Illustration: Liu Rui/GT
Indian President Pranab Mukherjee paid a four-day visit to China last week. His first destination was Guangzhou, the vanguard city of China's reform and opening-up. His stop in Guangdong Province is believed to have symbolic significance.
Mukherjee arrives as relations between New Delhi and Beijing offer new incentives. India's Look East strategy and China's "Belt and Road" initiative, two parallel national policies, are beginning to seek integration.
When talking about China's "Belt and Road" initiative, some Indians are wary of the repercussions of China's railway extending from Tibet through Nepal to India, such as the influx of China-made products into the Indian market.
This concern has suspended the reconstruction of the Stilwell Road that connects China, Myanmar and India. On the west end of the road at the Myanmar-India border, small commodity markets are filled with China-made products that flood into India's poor northeastern region.
However, when railways and highways connecting China and India are completed in the projected next five years, perhaps Indians will no longer harbor such concerns.
Just ahead of Mukherjee's visit, Apple CEO Tim Cook and Foxconn Chairman Terry Gou made trips to India, announcing plans to relocate their factories from China to India. Foxconn plans to build 10 to 12 factories in India by 2020. What's more, many Chinese enterprises are showing interest in investing in India.
There are two countries that have the highest potential to replace China's position in the global value chain - Vietnam and India. Their labor costs are lower, and they have already begun taking low- and middle-end manufacturing from China.
The rise of "Make in India" will probably bring China and India into more fierce competition in some industries, but it will also create more space for mutual development.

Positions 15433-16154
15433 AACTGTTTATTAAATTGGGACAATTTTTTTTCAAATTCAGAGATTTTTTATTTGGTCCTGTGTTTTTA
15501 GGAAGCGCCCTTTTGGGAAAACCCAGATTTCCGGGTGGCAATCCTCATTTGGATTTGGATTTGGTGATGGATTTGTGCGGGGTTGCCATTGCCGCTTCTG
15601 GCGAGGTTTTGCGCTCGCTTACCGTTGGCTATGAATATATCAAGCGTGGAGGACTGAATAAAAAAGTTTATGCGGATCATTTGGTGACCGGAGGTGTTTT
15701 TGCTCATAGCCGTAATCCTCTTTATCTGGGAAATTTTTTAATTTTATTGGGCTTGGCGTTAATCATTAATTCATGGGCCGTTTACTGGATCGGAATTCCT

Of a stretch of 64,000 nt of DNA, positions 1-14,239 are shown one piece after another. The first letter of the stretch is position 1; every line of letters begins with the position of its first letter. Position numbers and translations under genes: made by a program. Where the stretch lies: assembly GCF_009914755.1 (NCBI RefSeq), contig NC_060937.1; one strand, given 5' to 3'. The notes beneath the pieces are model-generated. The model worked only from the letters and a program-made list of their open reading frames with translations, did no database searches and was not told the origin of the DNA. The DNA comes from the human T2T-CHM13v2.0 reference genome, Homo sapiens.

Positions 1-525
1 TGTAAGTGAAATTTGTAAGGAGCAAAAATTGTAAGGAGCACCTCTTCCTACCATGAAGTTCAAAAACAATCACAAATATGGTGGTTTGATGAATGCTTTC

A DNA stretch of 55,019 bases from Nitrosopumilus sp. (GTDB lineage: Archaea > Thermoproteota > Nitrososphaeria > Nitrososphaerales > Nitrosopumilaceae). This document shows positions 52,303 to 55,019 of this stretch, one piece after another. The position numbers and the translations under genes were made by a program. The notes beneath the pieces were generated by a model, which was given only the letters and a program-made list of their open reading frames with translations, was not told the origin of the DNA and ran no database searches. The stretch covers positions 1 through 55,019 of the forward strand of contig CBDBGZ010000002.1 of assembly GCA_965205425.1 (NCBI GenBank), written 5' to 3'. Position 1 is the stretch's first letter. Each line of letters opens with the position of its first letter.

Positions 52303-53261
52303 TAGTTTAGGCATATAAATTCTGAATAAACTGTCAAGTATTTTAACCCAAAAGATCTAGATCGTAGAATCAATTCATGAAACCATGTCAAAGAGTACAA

The key to maintaining the upward trajectory of their economic ties is to reduce direct rivalry and find more industrial connections. Such joint efforts in different industries will produce unprecedented benefits and reinforce the value chain of shared interests.
Many Indians fear China's growing presence. Such a sentiment arises from years of estrangement despite being neighbors.
Conservatism emerges in fear of competition. When competitiveness of "Make in India" is lower than "Made in China," the railways will ignite concerns among Indians about China-made products.
Such concern is one of the major barriers that obstructs India from introducing more foreign investments into local manufacturing and hinders the revenue streamlining process.
Surpassing China is no longer a long shot for the Indians. When the growth of the Indian economy speeds up, and manufacturing becomes more competitive, the Indians will be more open-minded toward China.
As the Chinese steel, construction, machinery, textile and electronics industries are eager to enter the Indian market, and India's IT, pharmacy and chemical industries are waiting to tap into the Chinese market, there is a great need for a platform where industries, capital and technologies can connect.
Industrial cooperation can help reduce distrust between Indians and Chinese.
The future direction of the Sino-Indian relationship depends on whether the nations' economic activities can alleviate their long-standing concerns.
Industrial cooperation can directly benefit the growth of both countries, weaken nationalist sentiments embedded in both societies, and offer new perspectives on each other's rise.
China and India should be encouraged to look at the big picture rather than a disputed patch of land. China and India's industrial cooperation will usher in a new climax of globalization.The author is a senior editor with People's Daily, and currently a senior fellow with the Chongyang Institute for Financial Studies at Renmin University of China. email@example.com. Follow him on Twitter @dinggangchina